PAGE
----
Meenakshi is amazing. I agree with her, people are not easy and they are hard to deal with so when she arrives in Melucha and solving mystery and learning political science included observing and understanding and interacting with people. She was out of depth and way out her comfort zone. She is more direct and the word discretion does not appear in her dictionary but still she did pretty well. I wouldn’t say she will pass the political science course ever but I can say she wouldn’t get a negative mark like her father (which made me laugh). It was fun to see her solve the mystery and I love how she came to conclusion.

There are many other characters and they all were given enough backstory to make them suspect which made them even more interesting. I have to say I couldn’t guess the villain until it was revealed near the end which is another plus point to the book. I also couldn’t guess the person who helped the villain in his/her plot.

Climax is interesting. While I liked Meenakshi’s long explanation of deducing the mystery and eliminating the suspects I still felt it was little too long. It’s the reason I’m not giving this full star. End is satisfying. I can’t wait to see what new adventure Kalban and Meenakshi are about to undertake.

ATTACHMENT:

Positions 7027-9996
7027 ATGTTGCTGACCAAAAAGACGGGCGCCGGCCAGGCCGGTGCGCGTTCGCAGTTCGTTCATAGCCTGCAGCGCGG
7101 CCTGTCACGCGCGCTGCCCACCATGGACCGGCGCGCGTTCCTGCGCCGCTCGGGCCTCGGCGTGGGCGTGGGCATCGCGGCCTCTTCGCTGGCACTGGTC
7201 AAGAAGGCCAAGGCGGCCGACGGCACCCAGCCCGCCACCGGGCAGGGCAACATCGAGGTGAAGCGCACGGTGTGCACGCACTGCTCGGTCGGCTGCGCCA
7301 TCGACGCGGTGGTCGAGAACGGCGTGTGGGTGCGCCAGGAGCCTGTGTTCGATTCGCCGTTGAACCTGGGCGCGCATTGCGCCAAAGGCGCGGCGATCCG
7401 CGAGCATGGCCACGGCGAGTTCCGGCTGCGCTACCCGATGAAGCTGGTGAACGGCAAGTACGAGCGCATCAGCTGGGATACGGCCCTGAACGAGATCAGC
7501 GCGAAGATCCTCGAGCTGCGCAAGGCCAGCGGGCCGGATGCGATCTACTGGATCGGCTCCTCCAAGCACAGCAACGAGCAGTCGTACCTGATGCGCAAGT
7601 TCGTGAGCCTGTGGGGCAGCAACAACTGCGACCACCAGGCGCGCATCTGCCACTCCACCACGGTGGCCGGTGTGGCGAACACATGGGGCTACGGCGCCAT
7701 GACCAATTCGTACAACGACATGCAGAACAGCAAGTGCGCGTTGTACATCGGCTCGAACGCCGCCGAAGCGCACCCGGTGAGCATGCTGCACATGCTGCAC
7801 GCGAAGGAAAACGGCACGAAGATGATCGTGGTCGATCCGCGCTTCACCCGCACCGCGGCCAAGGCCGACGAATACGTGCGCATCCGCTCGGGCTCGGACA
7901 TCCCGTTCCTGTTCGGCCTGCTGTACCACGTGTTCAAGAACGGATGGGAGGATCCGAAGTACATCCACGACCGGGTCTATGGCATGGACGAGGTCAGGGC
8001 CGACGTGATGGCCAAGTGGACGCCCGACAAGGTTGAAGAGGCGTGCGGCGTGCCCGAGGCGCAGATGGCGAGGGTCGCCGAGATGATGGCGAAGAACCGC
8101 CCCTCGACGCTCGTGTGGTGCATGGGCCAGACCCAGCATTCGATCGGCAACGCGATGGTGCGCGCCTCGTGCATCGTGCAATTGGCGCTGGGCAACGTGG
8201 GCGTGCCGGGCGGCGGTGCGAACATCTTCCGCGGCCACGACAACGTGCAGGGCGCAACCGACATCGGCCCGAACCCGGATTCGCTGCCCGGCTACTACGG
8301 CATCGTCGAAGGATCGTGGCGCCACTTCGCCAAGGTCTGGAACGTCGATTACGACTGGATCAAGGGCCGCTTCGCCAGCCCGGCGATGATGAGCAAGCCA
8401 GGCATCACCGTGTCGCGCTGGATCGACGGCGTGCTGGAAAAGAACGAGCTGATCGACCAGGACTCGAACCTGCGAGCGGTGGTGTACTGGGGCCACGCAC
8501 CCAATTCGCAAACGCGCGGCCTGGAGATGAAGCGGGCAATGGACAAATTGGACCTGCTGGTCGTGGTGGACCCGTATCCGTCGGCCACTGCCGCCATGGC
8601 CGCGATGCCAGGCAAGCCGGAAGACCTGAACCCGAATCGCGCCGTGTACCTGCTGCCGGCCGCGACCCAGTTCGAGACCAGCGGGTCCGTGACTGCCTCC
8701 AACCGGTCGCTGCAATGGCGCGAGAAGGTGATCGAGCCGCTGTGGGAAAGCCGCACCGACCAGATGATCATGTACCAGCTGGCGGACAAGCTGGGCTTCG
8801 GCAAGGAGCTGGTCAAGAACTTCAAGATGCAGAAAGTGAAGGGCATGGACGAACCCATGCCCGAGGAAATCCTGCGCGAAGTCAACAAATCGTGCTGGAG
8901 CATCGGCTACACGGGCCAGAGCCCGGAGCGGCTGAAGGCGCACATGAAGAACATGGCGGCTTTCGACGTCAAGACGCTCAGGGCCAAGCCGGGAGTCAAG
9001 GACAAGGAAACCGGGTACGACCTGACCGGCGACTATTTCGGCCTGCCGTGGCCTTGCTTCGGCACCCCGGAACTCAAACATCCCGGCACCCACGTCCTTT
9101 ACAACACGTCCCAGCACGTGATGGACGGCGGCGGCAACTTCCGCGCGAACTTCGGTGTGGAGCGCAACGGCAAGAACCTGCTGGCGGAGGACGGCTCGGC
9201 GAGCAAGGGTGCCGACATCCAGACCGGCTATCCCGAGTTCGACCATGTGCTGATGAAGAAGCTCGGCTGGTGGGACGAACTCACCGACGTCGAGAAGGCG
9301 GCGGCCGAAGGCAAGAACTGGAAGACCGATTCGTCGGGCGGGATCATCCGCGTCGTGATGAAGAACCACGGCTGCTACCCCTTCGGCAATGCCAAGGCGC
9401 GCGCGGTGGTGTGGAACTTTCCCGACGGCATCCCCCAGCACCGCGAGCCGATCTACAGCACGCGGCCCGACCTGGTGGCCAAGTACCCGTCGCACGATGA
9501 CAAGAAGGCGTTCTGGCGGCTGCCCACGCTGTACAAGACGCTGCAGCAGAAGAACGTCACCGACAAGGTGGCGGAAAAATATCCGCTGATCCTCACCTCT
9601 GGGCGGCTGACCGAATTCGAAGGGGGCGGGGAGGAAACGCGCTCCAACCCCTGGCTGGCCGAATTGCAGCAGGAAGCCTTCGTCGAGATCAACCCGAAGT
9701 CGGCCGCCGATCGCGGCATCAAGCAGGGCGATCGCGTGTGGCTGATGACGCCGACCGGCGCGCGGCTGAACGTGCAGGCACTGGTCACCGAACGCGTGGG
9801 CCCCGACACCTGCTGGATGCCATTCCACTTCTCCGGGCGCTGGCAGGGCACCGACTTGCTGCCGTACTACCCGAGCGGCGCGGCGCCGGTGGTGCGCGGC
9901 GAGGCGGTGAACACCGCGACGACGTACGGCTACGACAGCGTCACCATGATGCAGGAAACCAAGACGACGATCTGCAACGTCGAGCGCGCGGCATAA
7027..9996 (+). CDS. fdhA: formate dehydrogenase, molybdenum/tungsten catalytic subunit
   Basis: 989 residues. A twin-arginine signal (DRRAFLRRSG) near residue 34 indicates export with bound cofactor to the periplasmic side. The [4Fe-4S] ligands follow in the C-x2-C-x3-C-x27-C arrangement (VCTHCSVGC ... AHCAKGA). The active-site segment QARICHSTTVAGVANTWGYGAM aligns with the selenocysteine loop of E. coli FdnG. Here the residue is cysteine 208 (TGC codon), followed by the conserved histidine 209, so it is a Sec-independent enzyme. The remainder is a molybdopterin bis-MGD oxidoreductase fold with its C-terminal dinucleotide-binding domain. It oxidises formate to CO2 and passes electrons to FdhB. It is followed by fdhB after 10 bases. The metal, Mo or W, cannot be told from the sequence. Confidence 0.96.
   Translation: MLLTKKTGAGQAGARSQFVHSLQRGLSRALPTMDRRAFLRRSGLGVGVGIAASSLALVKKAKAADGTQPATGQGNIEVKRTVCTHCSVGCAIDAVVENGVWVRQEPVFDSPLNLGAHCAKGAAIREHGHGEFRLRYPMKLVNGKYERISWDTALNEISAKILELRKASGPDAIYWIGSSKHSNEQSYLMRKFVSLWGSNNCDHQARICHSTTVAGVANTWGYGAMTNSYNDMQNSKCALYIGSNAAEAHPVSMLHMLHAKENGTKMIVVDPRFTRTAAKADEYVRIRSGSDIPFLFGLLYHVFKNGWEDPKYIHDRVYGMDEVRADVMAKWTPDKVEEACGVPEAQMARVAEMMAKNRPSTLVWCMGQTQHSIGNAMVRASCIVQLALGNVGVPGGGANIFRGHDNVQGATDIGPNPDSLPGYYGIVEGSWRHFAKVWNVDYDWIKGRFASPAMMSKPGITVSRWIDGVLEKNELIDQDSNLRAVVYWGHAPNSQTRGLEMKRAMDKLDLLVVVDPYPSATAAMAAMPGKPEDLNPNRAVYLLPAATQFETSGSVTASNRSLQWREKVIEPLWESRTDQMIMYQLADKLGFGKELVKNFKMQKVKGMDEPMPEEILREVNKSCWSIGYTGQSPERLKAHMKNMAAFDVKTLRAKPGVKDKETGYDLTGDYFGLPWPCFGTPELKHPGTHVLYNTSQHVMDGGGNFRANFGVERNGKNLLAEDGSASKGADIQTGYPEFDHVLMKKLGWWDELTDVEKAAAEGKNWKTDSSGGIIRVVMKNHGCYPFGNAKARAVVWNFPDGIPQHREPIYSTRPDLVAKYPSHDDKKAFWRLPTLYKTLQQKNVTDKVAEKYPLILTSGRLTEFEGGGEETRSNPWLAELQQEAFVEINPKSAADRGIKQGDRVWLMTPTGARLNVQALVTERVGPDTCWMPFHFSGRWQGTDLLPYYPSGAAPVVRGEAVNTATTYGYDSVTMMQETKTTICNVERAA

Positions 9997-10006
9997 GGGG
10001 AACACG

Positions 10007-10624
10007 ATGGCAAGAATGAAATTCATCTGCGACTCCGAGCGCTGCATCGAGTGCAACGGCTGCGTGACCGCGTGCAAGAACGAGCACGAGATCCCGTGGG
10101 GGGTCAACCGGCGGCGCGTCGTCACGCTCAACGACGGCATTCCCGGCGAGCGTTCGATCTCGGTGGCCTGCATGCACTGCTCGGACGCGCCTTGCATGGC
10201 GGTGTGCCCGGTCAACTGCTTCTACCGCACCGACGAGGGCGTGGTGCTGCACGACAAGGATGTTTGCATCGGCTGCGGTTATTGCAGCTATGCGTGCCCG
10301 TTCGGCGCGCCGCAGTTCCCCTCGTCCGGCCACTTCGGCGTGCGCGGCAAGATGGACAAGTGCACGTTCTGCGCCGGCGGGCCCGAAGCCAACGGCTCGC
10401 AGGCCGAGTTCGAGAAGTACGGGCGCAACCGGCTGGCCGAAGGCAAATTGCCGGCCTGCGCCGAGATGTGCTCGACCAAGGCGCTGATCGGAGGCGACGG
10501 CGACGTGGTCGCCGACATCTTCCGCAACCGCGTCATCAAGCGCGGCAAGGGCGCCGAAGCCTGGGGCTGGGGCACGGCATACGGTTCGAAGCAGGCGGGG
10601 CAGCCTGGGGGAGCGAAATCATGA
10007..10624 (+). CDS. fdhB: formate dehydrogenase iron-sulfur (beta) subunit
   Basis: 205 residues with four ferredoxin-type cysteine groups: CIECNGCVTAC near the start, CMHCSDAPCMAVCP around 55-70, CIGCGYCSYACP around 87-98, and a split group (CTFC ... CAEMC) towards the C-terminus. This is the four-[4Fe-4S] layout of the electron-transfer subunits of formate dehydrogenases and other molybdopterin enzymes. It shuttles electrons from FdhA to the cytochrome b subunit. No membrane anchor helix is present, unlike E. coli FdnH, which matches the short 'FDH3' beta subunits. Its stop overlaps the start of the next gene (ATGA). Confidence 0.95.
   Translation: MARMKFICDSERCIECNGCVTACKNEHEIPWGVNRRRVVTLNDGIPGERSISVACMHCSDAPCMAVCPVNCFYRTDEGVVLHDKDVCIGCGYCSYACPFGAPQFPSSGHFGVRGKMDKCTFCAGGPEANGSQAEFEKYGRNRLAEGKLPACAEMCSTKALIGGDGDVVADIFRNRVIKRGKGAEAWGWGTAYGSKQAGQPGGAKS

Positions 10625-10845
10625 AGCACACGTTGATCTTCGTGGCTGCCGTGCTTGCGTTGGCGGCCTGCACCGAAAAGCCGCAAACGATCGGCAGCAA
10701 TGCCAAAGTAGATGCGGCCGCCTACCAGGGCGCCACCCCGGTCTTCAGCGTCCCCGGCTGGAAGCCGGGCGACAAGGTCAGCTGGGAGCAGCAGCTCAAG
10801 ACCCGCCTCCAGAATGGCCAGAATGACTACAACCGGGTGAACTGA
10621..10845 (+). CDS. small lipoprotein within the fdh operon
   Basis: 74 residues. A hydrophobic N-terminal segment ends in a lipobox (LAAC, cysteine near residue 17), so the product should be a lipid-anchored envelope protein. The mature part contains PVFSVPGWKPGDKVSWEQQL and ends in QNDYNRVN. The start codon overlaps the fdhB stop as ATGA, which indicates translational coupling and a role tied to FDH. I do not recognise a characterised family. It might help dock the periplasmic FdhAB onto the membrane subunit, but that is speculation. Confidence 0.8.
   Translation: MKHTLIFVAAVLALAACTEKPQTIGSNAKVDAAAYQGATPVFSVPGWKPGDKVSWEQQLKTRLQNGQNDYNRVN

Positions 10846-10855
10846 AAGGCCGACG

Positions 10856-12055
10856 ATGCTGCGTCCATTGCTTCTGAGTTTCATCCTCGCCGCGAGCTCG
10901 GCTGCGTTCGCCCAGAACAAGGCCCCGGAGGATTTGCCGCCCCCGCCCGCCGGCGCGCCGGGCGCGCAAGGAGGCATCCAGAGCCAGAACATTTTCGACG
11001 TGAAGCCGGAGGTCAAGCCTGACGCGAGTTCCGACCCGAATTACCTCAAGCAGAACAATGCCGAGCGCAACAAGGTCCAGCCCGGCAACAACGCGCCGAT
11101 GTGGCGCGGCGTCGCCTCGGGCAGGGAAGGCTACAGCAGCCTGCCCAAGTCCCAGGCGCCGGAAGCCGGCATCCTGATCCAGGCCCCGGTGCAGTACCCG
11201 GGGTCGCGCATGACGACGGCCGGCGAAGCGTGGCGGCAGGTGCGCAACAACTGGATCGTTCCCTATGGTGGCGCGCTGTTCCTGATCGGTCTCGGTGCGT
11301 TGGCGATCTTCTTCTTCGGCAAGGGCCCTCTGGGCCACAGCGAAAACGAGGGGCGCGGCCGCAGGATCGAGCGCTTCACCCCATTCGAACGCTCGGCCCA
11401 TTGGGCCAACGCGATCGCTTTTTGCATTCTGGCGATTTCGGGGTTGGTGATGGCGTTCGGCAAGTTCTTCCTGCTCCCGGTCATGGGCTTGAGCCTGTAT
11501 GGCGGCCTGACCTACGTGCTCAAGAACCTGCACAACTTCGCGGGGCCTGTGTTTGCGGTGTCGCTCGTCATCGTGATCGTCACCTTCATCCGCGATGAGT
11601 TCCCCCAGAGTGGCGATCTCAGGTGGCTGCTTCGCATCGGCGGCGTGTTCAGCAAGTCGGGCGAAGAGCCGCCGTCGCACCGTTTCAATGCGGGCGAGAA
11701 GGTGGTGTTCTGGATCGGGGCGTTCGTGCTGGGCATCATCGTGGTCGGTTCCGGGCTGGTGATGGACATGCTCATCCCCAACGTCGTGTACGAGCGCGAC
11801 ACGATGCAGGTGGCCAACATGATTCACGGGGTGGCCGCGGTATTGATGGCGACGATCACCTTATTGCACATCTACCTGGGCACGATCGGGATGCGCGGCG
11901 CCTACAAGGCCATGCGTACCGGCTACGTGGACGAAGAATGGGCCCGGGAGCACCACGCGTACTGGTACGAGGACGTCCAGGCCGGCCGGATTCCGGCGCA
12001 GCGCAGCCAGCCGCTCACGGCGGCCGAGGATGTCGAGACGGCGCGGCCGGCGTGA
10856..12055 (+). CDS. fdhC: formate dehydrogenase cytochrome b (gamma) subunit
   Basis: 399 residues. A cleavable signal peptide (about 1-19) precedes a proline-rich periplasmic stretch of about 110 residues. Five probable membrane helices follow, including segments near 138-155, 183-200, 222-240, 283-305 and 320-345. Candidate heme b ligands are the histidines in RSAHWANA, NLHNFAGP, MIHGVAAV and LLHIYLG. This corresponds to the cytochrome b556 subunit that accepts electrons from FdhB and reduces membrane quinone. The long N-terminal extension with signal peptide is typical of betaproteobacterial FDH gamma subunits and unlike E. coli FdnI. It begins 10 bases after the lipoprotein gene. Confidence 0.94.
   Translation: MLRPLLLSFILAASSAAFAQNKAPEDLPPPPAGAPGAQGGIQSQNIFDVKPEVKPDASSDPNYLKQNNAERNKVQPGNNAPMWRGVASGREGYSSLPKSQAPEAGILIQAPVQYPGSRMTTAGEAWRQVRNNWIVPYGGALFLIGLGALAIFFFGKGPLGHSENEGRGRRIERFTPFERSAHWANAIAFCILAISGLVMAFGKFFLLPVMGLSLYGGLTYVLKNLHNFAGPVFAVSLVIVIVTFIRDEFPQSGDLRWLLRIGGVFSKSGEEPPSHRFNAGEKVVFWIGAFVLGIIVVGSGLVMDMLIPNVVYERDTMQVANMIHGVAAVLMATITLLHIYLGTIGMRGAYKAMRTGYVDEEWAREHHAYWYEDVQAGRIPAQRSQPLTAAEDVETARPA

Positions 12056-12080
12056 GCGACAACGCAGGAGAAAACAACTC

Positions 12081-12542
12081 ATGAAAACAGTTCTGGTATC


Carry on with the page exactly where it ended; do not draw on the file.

Overall, Murder in Melucha is entertaining, delightful and well-written middle-grade fantasy mystery with theme of human nature.

I recommend this if you like,
magical world
inspired by Indian mythology
court politics
middle-grade mystery
witty but slightly serious and sinister tone
fast pace
quirky characters

Book Links

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Hi, I'm Yesha, an Indian book blogger. Avid and eclectic reader who loves to read with a cup of tea. Not born reader but I don't think I’m going to stop reading books in this life. “You can never get a cup of tea large enough or a book long enough to suit me.”